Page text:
Indigenous Peoples, numbering more than 476 million in some 90 countries and about 5000 groups and representing a great part of the world’s human diversity and cultural heritage, continue to raise major controversies and to face threats to their physical and cultural existence.
We will analyze the achievements, challenges, and potential of the dynamic interface between the Indigenous People’s movement—one of the strongest social movements of our time—and the international community, especially the UN system. Centered on the themes laid out in the UN Declaration on the Rights of Indigenous Peoples (2007), the course will examine how Indigenous Peoples have been contesting and reshaping norms, institutions and global debates in the past 50 years, re-shaping and gradually decolonizing international institutions and how they have contributed to some of the most important contemporary debates, including human rights, development, law—specifically the concepts of self-determination, governance, group rights, inter-culturality and pluriculturality, and cultural rights.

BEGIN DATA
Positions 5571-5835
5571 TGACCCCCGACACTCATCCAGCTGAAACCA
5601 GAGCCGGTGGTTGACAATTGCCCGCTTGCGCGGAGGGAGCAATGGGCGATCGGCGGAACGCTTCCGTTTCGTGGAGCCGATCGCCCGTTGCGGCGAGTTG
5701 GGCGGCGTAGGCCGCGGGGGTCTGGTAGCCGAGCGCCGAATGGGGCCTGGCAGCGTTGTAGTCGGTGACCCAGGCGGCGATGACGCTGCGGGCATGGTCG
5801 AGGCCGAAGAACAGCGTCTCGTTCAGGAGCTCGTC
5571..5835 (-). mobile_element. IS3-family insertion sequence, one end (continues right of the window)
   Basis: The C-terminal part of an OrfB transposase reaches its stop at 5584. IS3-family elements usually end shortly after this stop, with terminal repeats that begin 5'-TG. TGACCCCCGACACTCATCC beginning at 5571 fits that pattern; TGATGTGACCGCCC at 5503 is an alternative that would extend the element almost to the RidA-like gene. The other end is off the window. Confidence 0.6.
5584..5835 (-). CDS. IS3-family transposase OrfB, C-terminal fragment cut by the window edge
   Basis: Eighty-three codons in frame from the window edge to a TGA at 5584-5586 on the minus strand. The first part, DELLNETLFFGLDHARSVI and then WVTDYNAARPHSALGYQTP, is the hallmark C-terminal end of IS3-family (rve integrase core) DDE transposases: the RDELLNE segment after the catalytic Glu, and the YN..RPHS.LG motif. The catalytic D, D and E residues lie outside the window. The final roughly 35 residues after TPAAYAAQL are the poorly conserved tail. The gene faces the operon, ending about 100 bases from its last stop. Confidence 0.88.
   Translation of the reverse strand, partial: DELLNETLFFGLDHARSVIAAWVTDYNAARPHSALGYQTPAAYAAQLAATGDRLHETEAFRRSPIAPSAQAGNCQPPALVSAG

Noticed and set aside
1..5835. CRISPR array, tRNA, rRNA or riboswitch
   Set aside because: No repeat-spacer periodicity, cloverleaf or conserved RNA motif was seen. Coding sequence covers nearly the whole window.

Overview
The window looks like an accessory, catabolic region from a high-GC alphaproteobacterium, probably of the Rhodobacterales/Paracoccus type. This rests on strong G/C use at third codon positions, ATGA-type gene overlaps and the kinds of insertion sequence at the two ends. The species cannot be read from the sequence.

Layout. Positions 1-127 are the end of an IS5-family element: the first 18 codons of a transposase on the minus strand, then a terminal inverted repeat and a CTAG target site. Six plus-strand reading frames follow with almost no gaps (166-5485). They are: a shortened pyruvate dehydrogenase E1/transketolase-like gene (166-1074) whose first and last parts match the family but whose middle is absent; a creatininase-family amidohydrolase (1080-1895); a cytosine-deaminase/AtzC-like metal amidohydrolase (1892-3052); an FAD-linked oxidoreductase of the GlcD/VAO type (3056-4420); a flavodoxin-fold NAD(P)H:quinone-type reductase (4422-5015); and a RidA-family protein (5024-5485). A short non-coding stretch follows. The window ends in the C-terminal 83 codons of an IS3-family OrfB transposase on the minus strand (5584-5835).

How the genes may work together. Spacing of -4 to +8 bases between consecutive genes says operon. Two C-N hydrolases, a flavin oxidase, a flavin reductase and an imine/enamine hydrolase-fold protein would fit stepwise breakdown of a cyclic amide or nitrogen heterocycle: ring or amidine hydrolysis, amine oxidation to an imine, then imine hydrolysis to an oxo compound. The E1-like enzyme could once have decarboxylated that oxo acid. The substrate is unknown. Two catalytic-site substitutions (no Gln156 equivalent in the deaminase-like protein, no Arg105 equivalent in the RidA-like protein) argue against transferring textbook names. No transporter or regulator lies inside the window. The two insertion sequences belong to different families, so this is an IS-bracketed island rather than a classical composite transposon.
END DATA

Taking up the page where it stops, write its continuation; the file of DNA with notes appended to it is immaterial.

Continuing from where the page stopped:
The Indigenous Peoples' Rights Movement
Right to Self-Determination
Right to Land, Territories, and Resources
UN Indigenous Peoples-Related Mechanisms: The Power of Advocacy